Alhena (Gamma Geminorum)
Alhena (Gamma Geminorum) is a subgiant A star and the third
brightest member of the constellation Gemini.
Its Arabic name (alternatively given as Almeisan) refers to a brand on a
horse or a camel. Alhena is a spectroscopic
binary with a period of 12.6 years and is the brightest star ever observed
to be occulted by an asteroid. In 1991, (381)
Myrrha passed in front of Alhena enabling not only the asteroid's diameter
(140 km) to be determined but also the fact that the dimmer companion star
is a Sun-like G star almost 200 times fainter
than Alhena proper. Accumulated observations have shown that the companion,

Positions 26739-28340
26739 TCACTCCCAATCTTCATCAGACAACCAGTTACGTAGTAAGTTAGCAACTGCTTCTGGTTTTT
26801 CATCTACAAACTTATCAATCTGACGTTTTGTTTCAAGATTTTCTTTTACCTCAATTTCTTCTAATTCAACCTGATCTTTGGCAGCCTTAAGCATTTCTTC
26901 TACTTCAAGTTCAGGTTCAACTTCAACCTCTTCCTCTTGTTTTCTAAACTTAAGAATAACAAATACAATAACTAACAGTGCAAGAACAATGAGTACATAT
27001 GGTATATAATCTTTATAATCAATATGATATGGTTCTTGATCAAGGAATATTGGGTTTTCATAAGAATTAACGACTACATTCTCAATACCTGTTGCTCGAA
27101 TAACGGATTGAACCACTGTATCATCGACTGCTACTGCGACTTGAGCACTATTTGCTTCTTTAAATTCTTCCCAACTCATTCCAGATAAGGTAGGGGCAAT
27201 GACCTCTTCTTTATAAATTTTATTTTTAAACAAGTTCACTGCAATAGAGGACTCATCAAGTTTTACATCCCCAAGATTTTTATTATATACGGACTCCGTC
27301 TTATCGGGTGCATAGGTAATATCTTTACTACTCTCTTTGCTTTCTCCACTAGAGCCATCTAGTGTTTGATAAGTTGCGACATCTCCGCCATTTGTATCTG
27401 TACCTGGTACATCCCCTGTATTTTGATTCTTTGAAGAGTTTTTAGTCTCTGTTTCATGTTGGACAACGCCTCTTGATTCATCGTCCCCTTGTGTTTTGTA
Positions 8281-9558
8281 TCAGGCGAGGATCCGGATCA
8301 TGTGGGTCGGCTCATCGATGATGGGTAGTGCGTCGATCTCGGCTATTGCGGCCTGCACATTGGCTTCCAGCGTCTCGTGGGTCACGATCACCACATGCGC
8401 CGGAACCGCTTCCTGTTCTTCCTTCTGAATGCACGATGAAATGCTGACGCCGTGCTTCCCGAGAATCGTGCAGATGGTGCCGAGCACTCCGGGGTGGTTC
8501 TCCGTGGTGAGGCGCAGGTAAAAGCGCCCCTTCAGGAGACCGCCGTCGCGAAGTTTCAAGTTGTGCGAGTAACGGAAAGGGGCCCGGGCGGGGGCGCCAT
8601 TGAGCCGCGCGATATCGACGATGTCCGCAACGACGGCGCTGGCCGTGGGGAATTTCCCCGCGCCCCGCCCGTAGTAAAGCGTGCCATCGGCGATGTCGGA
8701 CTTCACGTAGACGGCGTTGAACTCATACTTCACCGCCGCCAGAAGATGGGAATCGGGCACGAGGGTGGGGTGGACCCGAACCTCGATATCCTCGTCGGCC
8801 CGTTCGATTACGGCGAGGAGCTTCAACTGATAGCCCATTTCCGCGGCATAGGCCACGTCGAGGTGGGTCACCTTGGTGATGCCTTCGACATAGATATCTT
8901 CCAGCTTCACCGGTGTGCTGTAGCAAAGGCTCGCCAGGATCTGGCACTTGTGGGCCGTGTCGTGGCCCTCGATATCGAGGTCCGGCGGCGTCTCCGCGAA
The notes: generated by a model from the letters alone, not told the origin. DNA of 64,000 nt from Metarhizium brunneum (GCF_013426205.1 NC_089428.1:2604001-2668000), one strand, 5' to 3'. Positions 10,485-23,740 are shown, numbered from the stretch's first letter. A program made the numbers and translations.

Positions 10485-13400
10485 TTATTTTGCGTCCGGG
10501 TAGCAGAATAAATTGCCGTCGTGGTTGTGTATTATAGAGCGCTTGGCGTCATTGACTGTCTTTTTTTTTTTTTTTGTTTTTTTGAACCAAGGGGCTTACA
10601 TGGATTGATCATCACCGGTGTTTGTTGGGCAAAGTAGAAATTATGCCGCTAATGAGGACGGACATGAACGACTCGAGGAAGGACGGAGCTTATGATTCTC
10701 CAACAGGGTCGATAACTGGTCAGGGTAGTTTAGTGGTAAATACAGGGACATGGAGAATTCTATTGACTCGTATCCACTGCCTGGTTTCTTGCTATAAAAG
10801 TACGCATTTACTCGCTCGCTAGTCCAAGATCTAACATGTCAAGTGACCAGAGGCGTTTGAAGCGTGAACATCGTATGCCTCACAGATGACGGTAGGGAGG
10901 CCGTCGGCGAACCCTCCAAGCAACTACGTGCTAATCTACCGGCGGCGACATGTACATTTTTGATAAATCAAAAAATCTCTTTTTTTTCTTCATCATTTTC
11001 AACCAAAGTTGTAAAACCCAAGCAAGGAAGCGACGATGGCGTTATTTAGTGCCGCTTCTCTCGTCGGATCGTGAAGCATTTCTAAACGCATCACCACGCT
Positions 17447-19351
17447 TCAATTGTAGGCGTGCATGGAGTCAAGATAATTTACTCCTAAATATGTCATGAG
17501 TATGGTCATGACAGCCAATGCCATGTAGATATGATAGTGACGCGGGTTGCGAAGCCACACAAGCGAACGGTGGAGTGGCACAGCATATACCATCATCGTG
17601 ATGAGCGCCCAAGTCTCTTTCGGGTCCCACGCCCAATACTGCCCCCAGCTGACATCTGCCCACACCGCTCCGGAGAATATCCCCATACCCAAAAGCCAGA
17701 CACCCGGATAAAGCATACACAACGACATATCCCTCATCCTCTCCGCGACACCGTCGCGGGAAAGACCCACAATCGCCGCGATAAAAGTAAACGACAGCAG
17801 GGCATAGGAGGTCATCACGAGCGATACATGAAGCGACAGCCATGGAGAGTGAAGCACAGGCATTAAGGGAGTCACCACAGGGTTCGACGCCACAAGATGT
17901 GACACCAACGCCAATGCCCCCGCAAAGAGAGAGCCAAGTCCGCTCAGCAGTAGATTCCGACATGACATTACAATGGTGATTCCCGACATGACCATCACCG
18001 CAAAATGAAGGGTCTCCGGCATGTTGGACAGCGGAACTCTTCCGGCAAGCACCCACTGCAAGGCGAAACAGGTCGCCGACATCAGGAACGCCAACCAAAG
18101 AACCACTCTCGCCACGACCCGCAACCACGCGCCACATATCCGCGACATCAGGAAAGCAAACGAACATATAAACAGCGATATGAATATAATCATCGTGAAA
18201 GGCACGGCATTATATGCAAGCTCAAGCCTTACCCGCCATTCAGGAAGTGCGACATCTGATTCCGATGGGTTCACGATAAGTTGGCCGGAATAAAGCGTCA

of about one solar mass, orbits the 2.8-solar-mass primary at an average
separation of about 8.5 AU – about the size of Saturn's
orbit – but ranges from about as close as Earth is to the Sun to about
the distance of Uranus.
|Alhena (center) with Mu Geminorum at upper right.
Image: © Akira Fujii
||105 light-years (32 pc)
||R.A. 06h 37m 42.7s,
Dec. +16° 23' 57"
||Almeisan, 24 Geminorum,
HR 2421, BD +16°1223,
HD 47105, GCTP1539.00,
SAO 95912, FK5 251, HIP 31681